Accordingly, it is an object of the present invention to provide an improved modem that does not require a second processor or a personal computer to communicate with the Internet.
 Another object of the present invention is to provide an improved modem that incorporates all the necessary software protocol stacks to communicate with the Internet.
 Yet another object of the present invention is to provide an improved modem that incorporates a simple set of user interface commands for communication with an ISP.
 Still another object of the present invention is to provide an improved modem which implements basic functions such as send and receive e-mail, or upload (FTP) and download (HTTP) files to and from the Internet through the telephone line.
 Still other objects, features, and advantages of the present invention will become readily apparent to those skilled in the art from the following detailed description, wherein is shown and described only the preferred embodiment of the invention, simply by way of illustration of the best mode contemplated of carrying out the invention. As will be realized, the invention is capable of other and different embodiments, and its several details are capable of modifications in various obvious respects, all without departing from the invention. Accordingly, the drawings and description are to be regarded as illustrative in nature, and not as restrictive, and what is intended to be protected by Letters Patent is set forth in the appended claims. The present invention will become apparent when taken in conjunction with the following description and attached drawings, wherein like characters indicate like parts, and which drawings form a part of this application.
 The general purpose of this invention, as well as a preferred mode of use, its objects and advantages will best be understood by reference to the following detailed description of an illustrative embodiment with reference to the accompanying drawings in which like reference numerals designate like parts throughout the figures thereof, and wherein:
FIG. 1 shows the principal components of a typical modem according to the prior art.
FIG. 2A is a diagram of the hierarchy of layers in using the Internet.
FIG. 2B is a flow chart showing operation of a prior-art modem.
FIG. 3 shows the components of a typical modem according to the present invention.
FIG. 4 shows an operational flow chart of the preferred firmware programming of a modem according to the present invention.
FIG. 5 shows an operational flow chart of an alternate embodiment of the present invention.
 The following description is provided to enable any person skilled in the art to make and use the invention and sets forth the best modes contemplated by the inventor of carrying out his invention. Various modifications, however, will remain readily apparent to those skilled in the art, since the general principles of the present invention have been defined herein specifically to provide an Internet Modem.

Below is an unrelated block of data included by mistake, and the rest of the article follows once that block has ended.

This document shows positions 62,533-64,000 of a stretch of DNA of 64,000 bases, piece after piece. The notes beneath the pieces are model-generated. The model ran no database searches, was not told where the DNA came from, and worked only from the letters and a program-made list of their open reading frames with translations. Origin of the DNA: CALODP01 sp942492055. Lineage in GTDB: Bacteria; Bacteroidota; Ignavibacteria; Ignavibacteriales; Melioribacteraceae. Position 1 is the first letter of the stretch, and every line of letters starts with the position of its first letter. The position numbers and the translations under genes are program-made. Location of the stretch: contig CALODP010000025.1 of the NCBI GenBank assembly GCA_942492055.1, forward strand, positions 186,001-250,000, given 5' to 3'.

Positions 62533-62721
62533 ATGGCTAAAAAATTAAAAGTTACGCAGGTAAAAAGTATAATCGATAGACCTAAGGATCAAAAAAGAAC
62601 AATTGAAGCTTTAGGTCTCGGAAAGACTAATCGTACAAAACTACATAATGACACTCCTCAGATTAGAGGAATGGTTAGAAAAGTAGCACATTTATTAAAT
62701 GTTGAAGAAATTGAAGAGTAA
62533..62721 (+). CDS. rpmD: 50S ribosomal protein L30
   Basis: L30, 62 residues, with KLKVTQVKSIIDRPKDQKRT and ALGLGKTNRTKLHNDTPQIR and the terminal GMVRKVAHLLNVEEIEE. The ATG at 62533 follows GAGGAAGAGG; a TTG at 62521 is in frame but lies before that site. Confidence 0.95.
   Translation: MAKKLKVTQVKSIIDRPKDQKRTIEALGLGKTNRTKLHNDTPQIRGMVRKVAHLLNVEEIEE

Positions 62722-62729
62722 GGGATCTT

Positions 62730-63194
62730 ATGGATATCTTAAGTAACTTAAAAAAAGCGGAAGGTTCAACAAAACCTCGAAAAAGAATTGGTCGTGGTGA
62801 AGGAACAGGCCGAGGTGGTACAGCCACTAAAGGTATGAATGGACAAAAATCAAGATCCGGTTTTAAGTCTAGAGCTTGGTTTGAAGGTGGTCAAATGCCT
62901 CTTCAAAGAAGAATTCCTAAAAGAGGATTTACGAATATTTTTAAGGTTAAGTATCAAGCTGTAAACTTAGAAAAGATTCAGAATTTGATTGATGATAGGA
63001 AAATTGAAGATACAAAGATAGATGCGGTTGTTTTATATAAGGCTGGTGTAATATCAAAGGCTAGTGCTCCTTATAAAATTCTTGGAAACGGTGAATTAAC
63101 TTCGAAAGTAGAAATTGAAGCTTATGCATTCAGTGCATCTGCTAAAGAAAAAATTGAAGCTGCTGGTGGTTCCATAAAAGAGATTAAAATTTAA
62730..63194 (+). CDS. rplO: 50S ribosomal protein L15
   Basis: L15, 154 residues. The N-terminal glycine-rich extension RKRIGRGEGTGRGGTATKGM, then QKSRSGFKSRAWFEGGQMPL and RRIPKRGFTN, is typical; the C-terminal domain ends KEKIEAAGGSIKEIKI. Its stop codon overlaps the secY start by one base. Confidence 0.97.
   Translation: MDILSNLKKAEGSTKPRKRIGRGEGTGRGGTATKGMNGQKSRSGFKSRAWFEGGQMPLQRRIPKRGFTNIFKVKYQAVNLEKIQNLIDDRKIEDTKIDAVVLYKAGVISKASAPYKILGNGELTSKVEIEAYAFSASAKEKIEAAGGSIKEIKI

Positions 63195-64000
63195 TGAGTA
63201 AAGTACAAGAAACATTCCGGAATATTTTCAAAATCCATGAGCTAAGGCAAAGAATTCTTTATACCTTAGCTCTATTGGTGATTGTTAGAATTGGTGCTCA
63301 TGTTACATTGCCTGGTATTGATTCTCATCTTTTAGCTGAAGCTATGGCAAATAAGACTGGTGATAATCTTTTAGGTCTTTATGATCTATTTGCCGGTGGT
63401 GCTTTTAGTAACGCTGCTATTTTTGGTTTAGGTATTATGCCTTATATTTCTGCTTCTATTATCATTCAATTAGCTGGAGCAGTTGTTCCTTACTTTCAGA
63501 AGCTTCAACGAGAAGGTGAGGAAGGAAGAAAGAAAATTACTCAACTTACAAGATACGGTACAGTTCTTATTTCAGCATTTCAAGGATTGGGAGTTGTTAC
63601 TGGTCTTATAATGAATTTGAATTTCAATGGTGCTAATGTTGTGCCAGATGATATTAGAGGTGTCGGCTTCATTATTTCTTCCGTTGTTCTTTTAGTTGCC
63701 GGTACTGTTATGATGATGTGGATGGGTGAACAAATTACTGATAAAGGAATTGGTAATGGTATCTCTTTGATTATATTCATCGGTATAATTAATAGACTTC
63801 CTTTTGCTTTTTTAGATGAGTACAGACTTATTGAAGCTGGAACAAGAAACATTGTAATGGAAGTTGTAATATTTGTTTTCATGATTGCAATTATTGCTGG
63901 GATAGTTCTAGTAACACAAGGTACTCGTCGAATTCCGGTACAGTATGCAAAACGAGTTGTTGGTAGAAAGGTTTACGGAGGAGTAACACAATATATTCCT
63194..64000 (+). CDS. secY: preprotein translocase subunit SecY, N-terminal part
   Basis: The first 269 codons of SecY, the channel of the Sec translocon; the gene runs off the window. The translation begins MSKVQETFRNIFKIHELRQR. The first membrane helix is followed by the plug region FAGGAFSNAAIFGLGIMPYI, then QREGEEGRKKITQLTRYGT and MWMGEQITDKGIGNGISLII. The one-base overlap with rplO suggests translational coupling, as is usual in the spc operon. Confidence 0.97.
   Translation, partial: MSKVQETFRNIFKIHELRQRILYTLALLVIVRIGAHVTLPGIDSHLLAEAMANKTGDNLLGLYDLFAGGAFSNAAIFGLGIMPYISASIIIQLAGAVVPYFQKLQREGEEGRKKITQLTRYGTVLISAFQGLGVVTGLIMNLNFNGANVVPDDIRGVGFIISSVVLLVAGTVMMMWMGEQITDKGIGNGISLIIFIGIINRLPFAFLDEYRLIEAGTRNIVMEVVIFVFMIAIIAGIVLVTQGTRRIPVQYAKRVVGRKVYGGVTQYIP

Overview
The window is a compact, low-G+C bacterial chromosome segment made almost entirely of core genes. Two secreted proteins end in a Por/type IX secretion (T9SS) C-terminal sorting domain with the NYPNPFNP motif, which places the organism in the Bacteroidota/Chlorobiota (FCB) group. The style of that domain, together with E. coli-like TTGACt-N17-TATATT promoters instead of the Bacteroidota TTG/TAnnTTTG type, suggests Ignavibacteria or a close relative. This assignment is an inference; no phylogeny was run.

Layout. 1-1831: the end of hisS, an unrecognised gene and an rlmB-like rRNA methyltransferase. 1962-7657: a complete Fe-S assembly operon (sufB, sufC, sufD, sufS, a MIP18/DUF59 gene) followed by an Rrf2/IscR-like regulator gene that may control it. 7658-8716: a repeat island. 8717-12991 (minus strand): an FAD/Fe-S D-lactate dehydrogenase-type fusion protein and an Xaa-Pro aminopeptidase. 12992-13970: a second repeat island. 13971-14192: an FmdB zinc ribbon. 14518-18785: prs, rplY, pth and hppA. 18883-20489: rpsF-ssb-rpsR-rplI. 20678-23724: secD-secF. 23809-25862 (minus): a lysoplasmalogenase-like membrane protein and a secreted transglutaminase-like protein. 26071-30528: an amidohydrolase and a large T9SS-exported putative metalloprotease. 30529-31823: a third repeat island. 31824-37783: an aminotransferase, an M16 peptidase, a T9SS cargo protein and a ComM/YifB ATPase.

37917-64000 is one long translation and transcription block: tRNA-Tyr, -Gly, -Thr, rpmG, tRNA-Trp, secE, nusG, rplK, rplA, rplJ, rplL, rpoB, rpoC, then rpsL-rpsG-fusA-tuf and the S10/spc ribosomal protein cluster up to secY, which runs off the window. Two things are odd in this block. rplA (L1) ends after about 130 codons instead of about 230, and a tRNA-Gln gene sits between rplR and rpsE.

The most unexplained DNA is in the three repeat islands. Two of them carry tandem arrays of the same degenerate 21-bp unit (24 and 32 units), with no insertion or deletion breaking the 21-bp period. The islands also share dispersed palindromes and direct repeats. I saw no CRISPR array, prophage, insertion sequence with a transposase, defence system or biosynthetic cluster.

FIG. 3 shows an Internet modem 50 in accordance with the present invention and disposed between a user interface 51 and a PSTN 52. As in the prior art modem shown in FIG. 1, the Internet modem 50 contains a controller 53, a data pump 54, and a DAA 55. A part of the functionality previously contained in the host processor 11 (FIG. 1) is now contained in the preferred controller 53 in accordance with the present invention. Data pump 54 and DAA 55 operate in a manner similar to those described in connection with FIG. 1. Also, the data pump 54 includes a DSP 56 and CODEC 57 the same as the prior art device. Moving the required functionality from the host processor 11 (FIG. 1) to the controller 53 eliminates the need for a host processor or PC. This enables direct communication between user interface 51 and the Internet 14, via the PSTN 52. This direct communication eliminates the cost and complexity of a PC and its various software algorithms (not shown). Numerous novel and prior-art user interfaces 51 can now communicate directly with the Internet, thereby improving communications and reducing cost.
 The improved modem 50 of the present invention allows the integration of functions typically implemented in a host controller, into the same controller used in a standard modem (e.g., modem 12—FIG. 2), which controls the data pump 54. The implementation of the improved modem 50 in accordance with the present invention results in substantial cost savings, and the hardware architecture becomes very economical. For example, a standard modem uses a total of 32K bytes of RAM, allocated as follows: 24K bytes for data compression algorithms and 8K bytes for error correction and general purpose. Typically, the 24K bytes used for data compression are associated with approximately 2,000 dictionary entries (symbols used in data compression algorithms). By decreasing the number of dictionary entries from 2K to 1K bytes (i.e., removing some symbols that are relatively rare, the compression factor is reduced by only a small percentage. Furthermore, when transmitting data to and from the Internet, most of the data content is already compressed, and therefore a loss of compression would not have any tangible consequence. As a result, by reducing the dictionary entries to 1K bytes, the RAM required to support data compression can be reduced to 12K bytes, thereby leaving approximately 12K bytes to implement TCP/IP stacks. As far as the ROM is concerned, the amount of software code required to implement Internet functions can be incorporated into the existing 128K bytes or 256K bytes of ROM that standard modems already use. Finally, the improved modem 40 can be effectively utilized to implement Internet functions, as opposed to using a host controller, thereby providing substantial cost savings and decreasing the physical size of the system.